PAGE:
Alex Sipiagin’ s style is distinguished for intricate)’ often fast paced melodies, executed with rare precision and elegant, sometimes deceptive phrasing. With a large range available on trumpet and flugelhorn, his improvised lines often span across one and a half octaves or more, heavily interjected by triadic arpeggios and chromatically connecting lines. He can be heard playing rather traditionally in one passage, phrasing linearly along the chord progressions, while breaking out of the line with an angular pattern, connecting to another target note in the adjacent bar or phrase. His style is not necessarily as dissonant melodically or “against the meter” rhythmically as the styles of other players of his caliber, but his inclusion of dissonant sounds and metric manipulations in an ever so balanced way is a craft by itself, and regarded by peers and critics as of highest order.
In Part I of this book we have analyzed some of Alex Sipiagins preferred practice routines as well as transcriptions of some of his exceptional improvisations and outlined a method to achieve this high level of playing step by step. Part II outlines some practice examples in all 12 Keys.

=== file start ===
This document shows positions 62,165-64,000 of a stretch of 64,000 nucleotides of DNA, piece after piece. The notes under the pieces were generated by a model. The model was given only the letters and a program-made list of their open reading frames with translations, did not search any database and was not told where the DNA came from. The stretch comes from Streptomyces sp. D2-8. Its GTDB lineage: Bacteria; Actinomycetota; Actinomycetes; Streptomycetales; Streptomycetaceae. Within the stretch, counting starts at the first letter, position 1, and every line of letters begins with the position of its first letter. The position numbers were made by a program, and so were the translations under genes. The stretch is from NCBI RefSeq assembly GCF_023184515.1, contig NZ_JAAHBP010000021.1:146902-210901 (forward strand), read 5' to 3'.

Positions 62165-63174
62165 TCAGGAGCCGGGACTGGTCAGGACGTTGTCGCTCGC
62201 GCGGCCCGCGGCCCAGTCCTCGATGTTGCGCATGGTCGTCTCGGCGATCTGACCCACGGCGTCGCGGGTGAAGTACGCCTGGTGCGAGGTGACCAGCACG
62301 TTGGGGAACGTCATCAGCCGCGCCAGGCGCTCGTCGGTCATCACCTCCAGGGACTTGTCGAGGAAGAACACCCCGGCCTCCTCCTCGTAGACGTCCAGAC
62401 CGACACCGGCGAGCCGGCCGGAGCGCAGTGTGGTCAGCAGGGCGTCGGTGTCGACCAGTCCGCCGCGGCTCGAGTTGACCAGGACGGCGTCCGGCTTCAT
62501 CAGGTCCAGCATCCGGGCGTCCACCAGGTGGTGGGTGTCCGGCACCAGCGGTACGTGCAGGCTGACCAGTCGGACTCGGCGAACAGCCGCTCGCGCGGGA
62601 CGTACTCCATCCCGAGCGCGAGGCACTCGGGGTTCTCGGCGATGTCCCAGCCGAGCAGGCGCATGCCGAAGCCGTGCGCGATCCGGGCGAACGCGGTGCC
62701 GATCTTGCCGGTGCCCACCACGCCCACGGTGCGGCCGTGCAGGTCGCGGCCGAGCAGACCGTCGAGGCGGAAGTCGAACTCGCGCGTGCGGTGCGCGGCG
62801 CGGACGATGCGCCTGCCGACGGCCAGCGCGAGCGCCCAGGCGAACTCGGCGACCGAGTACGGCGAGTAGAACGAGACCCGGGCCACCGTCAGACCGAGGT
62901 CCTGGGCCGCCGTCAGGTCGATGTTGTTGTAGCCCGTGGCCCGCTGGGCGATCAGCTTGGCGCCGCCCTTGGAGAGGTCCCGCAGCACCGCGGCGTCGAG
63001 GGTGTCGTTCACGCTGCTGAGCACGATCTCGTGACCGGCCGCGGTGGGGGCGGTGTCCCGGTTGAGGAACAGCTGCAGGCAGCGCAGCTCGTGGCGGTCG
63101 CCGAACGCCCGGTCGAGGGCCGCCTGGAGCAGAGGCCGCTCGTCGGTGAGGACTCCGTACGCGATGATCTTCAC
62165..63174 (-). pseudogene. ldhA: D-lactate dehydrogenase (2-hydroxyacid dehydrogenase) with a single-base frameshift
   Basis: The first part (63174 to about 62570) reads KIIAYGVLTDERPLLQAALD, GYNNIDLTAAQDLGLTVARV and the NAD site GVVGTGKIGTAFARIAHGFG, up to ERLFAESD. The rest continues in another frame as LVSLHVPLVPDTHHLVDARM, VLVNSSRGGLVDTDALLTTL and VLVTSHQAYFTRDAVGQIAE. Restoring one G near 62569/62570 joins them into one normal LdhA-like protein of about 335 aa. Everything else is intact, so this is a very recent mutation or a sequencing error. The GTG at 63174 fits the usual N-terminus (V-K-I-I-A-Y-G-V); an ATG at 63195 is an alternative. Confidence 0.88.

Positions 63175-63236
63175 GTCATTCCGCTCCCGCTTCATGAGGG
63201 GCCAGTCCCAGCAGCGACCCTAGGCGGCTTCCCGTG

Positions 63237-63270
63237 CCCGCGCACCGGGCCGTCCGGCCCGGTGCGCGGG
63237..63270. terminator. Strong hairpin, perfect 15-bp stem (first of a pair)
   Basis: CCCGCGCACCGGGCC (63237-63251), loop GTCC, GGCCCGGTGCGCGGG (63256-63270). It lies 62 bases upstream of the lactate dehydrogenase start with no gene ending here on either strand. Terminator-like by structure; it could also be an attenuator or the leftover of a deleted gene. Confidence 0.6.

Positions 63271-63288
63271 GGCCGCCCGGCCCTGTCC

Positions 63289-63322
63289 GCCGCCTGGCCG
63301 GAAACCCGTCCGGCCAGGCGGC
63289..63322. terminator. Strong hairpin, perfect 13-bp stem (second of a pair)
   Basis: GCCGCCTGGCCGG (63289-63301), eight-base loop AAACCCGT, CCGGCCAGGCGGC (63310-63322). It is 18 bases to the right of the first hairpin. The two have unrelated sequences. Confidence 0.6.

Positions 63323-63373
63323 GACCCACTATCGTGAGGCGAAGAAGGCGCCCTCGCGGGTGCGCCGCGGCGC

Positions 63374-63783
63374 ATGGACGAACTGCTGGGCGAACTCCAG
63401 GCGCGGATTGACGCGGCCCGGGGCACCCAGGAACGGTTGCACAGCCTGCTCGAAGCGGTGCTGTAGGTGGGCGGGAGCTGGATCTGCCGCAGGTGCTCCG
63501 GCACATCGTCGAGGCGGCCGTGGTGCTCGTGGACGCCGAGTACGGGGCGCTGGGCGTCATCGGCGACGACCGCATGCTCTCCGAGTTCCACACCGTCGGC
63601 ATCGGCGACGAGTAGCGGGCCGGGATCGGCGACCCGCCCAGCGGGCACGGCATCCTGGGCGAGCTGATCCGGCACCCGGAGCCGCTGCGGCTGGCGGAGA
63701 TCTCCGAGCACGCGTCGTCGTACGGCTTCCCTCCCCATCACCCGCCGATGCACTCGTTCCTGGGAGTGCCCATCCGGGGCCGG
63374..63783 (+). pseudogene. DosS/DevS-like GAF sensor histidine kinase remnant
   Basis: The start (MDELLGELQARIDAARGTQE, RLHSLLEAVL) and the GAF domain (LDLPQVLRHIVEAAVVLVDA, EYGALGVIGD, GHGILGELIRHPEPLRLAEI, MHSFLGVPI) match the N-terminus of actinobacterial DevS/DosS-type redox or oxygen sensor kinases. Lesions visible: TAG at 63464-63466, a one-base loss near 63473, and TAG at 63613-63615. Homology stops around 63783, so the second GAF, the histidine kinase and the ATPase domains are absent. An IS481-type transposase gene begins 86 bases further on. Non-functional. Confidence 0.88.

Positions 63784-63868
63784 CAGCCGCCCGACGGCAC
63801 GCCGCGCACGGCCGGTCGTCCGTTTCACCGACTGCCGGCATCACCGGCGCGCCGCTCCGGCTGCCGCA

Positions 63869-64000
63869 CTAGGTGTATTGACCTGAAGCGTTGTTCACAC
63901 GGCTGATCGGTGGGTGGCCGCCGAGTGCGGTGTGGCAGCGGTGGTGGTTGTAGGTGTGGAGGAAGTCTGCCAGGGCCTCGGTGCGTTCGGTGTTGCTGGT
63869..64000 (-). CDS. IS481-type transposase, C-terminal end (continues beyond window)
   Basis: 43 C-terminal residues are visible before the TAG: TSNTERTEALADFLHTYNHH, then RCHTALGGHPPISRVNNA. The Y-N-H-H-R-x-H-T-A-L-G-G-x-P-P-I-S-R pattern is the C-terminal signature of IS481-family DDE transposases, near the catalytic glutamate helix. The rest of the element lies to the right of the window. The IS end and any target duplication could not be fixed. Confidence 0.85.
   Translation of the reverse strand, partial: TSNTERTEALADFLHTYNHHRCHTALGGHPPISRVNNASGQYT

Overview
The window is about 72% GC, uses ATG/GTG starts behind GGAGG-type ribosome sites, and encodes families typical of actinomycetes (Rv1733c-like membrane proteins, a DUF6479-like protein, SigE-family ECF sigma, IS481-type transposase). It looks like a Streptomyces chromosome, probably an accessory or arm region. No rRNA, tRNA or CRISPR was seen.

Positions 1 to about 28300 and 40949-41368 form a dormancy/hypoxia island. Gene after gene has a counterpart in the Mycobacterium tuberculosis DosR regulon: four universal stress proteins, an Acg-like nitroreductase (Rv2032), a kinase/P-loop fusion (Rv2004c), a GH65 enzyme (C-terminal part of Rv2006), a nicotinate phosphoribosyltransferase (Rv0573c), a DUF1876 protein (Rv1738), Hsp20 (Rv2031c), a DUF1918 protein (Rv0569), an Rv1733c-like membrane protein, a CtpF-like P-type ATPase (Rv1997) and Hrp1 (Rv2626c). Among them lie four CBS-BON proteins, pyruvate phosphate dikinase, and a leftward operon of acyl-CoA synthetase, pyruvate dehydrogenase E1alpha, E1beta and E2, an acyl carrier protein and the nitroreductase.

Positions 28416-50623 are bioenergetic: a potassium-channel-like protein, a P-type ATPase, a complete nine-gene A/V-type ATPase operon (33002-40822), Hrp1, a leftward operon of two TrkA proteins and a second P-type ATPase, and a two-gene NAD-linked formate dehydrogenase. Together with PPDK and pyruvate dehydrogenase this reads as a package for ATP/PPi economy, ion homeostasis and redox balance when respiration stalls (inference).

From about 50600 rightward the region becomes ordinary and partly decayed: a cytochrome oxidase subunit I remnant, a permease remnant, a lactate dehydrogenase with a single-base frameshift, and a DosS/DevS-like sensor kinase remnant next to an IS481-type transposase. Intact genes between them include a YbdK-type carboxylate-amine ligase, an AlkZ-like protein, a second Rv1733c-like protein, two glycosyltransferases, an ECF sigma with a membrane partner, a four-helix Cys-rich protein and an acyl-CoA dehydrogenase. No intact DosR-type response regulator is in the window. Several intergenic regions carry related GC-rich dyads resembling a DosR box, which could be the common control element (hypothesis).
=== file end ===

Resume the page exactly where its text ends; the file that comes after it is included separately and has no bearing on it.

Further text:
The book is structured as follows:
In Chapter I the fundamentals of scales, arpeggios, triads and other intervals are selectively outlined, along a short description of the materials.
Chapter II contains transcribed motifs and alicks” from some of the greatest trumpet masters from the 20cl, century, Clifford Brown and Freddie Hubbard.
Chapter III is following up to the transcribed materials with developments and modifications by Alex Sipiagin, which provides insights into the creative process he employs.
Chapter IV contains an analysis of some powerful improvisations by Alex, displaying the materials from previous chapters in action.
Part II: Contains all the exercises in all 12 keys